I have written often (http://tinyurl.com/2nuwwd) about the need to make frequent backup copies of your genealogy data, as well as other computerized information that is important to you. Old family photographs and documents also should be scanned for backup purposes. In fact, I have always pointed out that one backup copy is not enough; you need two or more copies, stored in different locations. It appears that a computer technician in Alaska has not been reading my articles. The information he lost tracked $38 billion in assets.
The computer technician needed to reformat a disk drive at the Alaska Department of Revenue. While doing routine maintenance work, he accidentally deleted applicant information for an oil-funded account - one of Alaska residents' biggest perks. To make matters worse, he mistakenly reformatted the backup drive, as well.
The situation became grim when the department discovered its second backups on tapes were unreadable.
Over the next few days, the Department of Revenue's computer techs and consultants from Microsoft Corp. and Dell Inc. labored to retrieve the data. However, they were unsuccessful. Nine months' worth of applicant information for the yearly payout from the Alaska Permanent Fund was gone: some 800,000 electronic images that had been painstakingly scanned into the system months earlier, the 2006 paper applications that people had either mailed in or filed over the counter, and supporting documentation such as birth certificates and proof of residence.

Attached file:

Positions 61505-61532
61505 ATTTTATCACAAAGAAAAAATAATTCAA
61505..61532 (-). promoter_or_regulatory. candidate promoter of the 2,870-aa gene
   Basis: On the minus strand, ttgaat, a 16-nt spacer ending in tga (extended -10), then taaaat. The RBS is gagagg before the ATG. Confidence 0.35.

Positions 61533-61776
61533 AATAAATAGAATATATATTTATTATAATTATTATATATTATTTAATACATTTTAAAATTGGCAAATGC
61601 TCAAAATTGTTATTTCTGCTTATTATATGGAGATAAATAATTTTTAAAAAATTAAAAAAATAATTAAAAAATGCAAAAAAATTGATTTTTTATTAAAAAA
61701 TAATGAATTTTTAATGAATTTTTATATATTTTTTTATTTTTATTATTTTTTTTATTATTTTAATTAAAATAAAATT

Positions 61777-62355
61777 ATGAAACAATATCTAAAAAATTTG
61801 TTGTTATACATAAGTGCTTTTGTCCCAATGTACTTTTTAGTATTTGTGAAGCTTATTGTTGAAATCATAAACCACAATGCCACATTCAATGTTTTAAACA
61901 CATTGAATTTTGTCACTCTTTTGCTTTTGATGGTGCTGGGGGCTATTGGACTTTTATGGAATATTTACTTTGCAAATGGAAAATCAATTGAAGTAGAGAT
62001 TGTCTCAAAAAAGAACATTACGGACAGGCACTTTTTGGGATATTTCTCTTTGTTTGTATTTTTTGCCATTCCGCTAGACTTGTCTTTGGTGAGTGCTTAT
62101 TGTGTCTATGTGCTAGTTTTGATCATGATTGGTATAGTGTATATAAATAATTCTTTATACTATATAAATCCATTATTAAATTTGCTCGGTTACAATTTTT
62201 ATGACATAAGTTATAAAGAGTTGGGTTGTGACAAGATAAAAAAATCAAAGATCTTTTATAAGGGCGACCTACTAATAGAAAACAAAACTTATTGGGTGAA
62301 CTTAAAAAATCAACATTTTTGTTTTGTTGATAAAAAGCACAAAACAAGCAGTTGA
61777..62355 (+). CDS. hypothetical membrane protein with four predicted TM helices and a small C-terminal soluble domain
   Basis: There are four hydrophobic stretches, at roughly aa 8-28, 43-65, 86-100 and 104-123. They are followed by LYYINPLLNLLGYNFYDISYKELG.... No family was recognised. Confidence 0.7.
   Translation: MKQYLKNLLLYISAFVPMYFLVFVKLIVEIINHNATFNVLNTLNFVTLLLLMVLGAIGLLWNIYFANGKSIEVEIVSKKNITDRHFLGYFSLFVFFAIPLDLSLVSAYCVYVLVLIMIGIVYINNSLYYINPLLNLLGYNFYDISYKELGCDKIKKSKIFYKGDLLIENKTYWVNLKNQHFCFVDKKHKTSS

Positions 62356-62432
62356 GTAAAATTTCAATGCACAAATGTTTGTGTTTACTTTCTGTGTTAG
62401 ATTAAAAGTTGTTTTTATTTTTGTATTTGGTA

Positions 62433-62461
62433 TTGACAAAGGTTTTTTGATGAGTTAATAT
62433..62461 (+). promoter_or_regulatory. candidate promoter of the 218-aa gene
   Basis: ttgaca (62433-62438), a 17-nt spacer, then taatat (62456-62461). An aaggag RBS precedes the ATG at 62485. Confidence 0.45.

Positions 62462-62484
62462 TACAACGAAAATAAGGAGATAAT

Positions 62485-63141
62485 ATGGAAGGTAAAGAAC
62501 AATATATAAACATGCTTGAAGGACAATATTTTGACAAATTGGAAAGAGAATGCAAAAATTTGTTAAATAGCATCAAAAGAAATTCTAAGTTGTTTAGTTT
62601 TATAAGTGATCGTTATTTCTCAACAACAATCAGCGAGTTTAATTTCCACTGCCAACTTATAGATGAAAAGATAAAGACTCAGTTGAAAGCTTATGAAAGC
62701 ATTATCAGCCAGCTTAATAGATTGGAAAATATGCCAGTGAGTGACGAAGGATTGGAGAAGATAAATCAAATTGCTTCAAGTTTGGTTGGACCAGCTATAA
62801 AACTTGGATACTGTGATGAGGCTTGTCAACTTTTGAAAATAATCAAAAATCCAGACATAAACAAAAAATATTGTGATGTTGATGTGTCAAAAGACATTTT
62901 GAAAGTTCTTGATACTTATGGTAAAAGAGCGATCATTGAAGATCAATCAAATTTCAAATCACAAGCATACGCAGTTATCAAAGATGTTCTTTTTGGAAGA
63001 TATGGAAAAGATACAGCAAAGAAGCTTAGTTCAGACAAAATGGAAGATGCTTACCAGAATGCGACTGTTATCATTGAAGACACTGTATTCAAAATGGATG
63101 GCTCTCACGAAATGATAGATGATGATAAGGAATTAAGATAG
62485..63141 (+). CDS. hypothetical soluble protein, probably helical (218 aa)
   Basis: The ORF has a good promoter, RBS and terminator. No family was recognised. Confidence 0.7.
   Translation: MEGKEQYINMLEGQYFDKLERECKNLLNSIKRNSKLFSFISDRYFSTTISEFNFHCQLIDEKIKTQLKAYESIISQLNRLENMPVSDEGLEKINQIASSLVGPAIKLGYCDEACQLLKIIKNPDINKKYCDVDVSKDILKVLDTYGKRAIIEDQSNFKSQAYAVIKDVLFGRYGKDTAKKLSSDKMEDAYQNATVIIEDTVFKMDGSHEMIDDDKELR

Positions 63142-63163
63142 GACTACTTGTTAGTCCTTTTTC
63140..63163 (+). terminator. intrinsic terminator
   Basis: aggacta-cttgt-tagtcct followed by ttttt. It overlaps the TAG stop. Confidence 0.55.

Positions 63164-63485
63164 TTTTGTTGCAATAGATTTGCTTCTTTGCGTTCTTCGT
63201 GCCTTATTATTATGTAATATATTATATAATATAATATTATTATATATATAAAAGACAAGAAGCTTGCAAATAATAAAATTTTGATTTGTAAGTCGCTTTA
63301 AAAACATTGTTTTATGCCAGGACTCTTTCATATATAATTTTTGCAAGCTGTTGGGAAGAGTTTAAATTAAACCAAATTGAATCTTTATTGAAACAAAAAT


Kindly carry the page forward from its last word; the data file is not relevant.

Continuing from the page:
The department had still one more backup: the original paperwork itself, stored in more than 300 cardboard boxes. Half a dozen seasonal workers came back to assist the regular division staff, and about 70 people working overtime and weekends re-entered all the data that had been accidentally erased. Payment checks were mailed on time.
The Alaska Department of Revenue is now asking lawmakers to approve a supplemental budget request for $220,700 to cover the excess costs incurred during the six-week recovery effort, including about $128,400 in overtime and $71,800 for computer consultants. It seems to have been an expensive lesson.
You can read more about Alaska's backup disaster at http://tinyurl.com/2ses5n.
Do you have a current backup of your data? Multiple backups? If not, how much will it cost you in time and money to recreate your data?